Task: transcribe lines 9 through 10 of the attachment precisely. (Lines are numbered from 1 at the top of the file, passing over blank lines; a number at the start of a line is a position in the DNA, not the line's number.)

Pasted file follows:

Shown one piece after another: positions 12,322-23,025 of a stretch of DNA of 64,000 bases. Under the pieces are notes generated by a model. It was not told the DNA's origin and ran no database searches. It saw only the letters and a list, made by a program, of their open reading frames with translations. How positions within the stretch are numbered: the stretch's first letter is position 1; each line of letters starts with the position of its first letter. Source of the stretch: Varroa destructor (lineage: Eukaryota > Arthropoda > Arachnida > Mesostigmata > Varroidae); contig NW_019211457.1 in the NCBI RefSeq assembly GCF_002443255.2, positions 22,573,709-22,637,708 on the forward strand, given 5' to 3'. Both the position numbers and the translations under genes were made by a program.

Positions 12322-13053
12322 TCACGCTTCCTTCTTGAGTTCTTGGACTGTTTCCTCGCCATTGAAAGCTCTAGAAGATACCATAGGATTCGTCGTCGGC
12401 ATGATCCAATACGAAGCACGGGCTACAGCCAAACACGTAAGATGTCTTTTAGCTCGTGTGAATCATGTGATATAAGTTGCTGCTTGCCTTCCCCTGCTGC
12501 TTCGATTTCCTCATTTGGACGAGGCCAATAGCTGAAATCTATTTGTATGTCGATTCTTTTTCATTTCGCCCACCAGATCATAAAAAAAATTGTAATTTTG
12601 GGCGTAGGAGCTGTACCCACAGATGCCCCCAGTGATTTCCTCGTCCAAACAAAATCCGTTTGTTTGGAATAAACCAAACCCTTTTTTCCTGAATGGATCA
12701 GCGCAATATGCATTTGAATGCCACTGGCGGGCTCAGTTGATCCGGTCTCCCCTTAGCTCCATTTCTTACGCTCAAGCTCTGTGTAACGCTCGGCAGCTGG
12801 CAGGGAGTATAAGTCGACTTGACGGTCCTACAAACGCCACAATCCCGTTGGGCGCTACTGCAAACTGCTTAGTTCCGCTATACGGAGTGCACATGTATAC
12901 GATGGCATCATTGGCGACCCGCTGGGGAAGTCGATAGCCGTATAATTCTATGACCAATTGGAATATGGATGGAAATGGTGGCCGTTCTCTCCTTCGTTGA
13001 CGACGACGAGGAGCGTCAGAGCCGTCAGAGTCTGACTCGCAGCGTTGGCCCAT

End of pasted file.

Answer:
12901 GATGGCATCATTGGCGACCCGCTGGGGAAGTCGATAGCCGTATAATTCTATGACCAATTGGAATATGGATGGAAATGGTGGCCGTTCTCTCCTTCGTTGA
13001 CGACGACGAGGAGCGTCAGAGCCGTCAGAGTCTGACTCGCAGCGTTGGCCCAT